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The Vampire Spirit

Discussion in 'Literature and Poetry' started by Godspreciouspeach, Mar 23, 2016.

  1. Lately God has been speaking about forgiveness. In little ways, He has been dropping subtle (and not so subtle) hints for me to forgive. It’s funny how many times I have shared on this very topic but it yet always seems to come up.

    For any of us who struggle with hurt, we have to know that we might be struggling with forgiveness, also. Somehow they go hand in hand. Not saying that they should, but they yet do or can.

    Anyway, a major part and I believe at the foundation, the core of our belief in Jesus Christ, is forgiveness. And our ability to forgive. After all, this is what sent Jesus to the cross. To die on our behalf, that we might be forgiven. But God says, if you do not forgive others of their wrongs, neither will He forgive you. So no matter what Jesus did to take away our sins, our injustice towards others, if we continue to hold on to unforgiveness in our hearts toward other people, we will not be forgiven.

    I was chewing on this word forgiveness, again and God sort of painted a picture for me. Of vampires. Yes, you read that right… vampires. With all the shows on tv, and the movies much is said about vampires and zombies and flesh-eating creatures. And for me, God often shows me something in the natural to make a spiritual point. And this is what He said.

    Vampires, zombies and flesh-eating creatures, (oh my…) thirst for blood. That is how they survive. That is how they thrive. And we, when we do not forgive, do the same. Because we have been hurt, sometimes we thirst for blood, have a desire to see the one that has hurt us bleed. Not so much in the natural, first natural, then spiritual. As a vampire who hungers and searches for blood, he has a need to feed that thirst. Only once he feeds, he doesn’t stop wanting to feed. He continues to have the need. When he gets the blood, for him, it doesn’t get better, it only gets worse.

    The same is true of us. When we hold on to hurt, we have that same need. That need to feed. We want the other person to hurt. Hurt people really do hurt people. We want them to feel our pain or some kind of pain. Desiring to see them cry, like we do. Experience some type of hurt, emotional, mental, some of us actually want to hurt them physically. And then once we see them hurt, it’s not enough. That is how revenge works. It’s a need to feed a vengeful spirit that doesn’t end. Always having the yearning to see whoever hurt you, hurt even more. And it’s fueled by unforgiveness.

    But God is real. Glory to be God who always causes us to triumph. God cares about us so much that He allows us to see where we might be struggling. He shows us where we are falling short. He reminds us of what Jesus died for and what it cost Him. Especially now in this season. When Jesus was on that cross, with the two thieves on His sides, with people mocking and ridiculing and stabbing and crucifying Him, He made a decision to forgive. If He can do that from that position, seeing what He saw, feeling what He felt, who are we that we can’t forgive someone who called us out of our name, forgot our birthday or didn’t meet our expectations. Oh, forgive me, Lord.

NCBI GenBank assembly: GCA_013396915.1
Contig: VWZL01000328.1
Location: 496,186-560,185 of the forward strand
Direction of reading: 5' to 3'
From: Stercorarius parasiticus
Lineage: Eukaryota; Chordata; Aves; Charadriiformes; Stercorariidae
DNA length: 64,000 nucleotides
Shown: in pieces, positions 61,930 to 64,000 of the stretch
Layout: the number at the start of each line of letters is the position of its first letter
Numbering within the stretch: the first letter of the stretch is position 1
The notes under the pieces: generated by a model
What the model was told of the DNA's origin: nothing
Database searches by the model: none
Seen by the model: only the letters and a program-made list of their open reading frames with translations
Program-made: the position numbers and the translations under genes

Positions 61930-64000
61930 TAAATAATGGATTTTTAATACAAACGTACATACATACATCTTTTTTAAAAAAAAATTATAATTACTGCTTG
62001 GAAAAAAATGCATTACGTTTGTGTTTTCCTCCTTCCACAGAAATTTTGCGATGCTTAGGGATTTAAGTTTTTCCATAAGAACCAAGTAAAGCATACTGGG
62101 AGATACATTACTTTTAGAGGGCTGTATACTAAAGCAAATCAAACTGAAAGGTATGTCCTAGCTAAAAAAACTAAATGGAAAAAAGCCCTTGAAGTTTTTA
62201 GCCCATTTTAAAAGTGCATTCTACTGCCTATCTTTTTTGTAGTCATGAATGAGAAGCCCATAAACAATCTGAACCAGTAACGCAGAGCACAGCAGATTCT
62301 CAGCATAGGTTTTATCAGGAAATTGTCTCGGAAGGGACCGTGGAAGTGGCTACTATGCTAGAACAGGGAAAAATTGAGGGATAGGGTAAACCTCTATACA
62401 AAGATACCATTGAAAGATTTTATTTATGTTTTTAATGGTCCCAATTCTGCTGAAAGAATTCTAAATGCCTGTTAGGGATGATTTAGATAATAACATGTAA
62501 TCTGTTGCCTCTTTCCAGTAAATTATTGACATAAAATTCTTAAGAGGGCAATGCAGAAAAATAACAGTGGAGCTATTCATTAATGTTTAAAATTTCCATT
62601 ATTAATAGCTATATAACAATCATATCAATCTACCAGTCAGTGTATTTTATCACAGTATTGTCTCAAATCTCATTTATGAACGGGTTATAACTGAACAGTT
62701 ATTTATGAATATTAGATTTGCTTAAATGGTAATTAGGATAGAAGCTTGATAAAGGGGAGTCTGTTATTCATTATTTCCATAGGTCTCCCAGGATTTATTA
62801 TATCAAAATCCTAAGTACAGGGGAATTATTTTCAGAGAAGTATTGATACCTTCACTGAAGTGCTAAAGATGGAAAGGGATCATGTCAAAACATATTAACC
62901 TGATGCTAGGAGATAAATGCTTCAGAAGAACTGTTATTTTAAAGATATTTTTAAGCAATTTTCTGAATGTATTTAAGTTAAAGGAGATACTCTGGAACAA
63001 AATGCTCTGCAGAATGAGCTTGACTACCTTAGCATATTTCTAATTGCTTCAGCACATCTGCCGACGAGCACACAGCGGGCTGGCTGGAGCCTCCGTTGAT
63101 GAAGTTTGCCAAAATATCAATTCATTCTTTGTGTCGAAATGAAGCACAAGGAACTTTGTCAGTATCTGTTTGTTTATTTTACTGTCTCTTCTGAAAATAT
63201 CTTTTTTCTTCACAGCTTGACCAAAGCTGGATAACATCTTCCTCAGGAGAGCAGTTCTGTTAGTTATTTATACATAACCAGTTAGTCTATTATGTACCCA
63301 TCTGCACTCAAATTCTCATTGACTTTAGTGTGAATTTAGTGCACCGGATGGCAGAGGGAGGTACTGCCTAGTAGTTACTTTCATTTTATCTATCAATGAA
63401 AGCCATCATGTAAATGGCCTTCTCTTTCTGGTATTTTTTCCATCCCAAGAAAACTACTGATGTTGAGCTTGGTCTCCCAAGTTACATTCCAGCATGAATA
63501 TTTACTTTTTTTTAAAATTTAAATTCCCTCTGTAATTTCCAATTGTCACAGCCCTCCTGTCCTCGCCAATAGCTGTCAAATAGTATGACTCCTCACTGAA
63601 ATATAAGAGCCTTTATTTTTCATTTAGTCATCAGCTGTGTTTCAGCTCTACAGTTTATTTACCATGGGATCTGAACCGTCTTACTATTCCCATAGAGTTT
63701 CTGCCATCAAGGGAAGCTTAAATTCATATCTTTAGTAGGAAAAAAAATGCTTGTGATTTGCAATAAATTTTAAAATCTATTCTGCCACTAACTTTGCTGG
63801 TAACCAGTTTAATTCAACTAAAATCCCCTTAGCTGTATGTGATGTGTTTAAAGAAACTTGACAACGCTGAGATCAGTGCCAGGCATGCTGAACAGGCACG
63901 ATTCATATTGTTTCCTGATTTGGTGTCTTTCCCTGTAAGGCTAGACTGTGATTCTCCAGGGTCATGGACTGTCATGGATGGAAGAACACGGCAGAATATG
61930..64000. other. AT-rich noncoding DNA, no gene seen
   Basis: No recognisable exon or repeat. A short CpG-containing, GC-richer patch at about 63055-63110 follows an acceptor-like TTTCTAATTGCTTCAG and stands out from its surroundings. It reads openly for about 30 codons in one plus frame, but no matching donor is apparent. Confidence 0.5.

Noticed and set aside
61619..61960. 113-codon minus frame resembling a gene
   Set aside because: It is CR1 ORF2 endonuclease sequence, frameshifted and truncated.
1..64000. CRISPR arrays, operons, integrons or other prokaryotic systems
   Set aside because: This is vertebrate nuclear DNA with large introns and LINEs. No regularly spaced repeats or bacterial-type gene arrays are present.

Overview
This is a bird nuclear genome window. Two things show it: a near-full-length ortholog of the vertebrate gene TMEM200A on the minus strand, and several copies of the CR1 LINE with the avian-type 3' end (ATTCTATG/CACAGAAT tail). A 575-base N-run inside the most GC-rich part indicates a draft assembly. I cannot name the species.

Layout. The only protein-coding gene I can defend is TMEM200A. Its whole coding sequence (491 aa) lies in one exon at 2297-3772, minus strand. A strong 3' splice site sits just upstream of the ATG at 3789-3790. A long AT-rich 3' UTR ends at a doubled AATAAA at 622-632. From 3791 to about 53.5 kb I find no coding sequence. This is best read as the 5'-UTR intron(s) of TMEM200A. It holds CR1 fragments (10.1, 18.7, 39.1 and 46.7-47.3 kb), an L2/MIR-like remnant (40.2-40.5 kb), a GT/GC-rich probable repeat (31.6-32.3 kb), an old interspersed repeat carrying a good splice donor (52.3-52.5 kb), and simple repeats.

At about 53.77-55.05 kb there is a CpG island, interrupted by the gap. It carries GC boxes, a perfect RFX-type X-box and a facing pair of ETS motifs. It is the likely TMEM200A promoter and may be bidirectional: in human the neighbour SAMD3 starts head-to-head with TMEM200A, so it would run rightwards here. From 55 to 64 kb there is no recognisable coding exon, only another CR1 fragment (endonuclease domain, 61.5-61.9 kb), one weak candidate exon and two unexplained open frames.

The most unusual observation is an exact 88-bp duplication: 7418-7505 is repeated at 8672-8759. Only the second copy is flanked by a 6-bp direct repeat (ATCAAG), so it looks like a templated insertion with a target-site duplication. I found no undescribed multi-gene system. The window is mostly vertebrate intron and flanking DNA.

“Vengeance is mine. I shall repay,” saith the Lord.

    Rebuke that vampire spirit within you. Take away the need to feed and give it (whoever the “it” might be) to God. He can actually handle the blood. Selah.

    A servant of the Lord, still.
    Sis. E

    Copyright ©2016
    Abdicate, JG27_chili and Nanon says Amen and like this.
  2. Thank you for sharing! :)
    Godspreciouspeach likes this.
  3. Well said Eve and it's true. I'm with you on this (y)
    Godspreciouspeach likes this.
  4. Very good! I think Christians miss out on what happens to them physically because of misunderstanding this verse:

    John 20:23 (KJV)
    Whose soever sins ye remit, they are remitted unto them; [and] whose soever [sins] ye retain, they are retained. ​

    Remit: the only time it appears in the word of God. Many other translations say "forgive" but that's way down on the list of definitions. The word "remit" is "to send away". Think about Jesus' attitude towards sin: is He really telling them "who you don't forgive, they won't be forgiven"? That's contrary to what He told Peter when Peter asked how many times to forgive someone - and I don't think it was really 490 times. So what does it mean?

    Well, let's think about what forgiveness is really all about. Is it for the victim or the abuser? We automatically think it's only for the abuser, and it can be, but far and above it's truly for the victim. If then, this is true, what's Jesus saying here? We need to define one other word - retain. We think to "keep in possession" which is true, but more exactly it's "to have power, be powerful". Now that's interesting. Here's what Jesus is saying:

    If you send away the sins of others, they are sent away. If you hold onto their sin, it will have power over you - in a negative way. Studies have proven that bitterness and unforgiveness towards others tends to produce arthritis in them. Jesus is saying, if you don't let go of their offense towards you, you'll let them fester in you until physical harm is done. This is why proverbs says not to let the sun go down on your wrath. It's why Matt 18 says to go to those that have offended you, so you can be free. Not to get them to repent for what they did to you - though that would be nice - the real issue is to get you free from their fiery darts. :)
    JG27_chili and Godspreciouspeach say Amen and like this.

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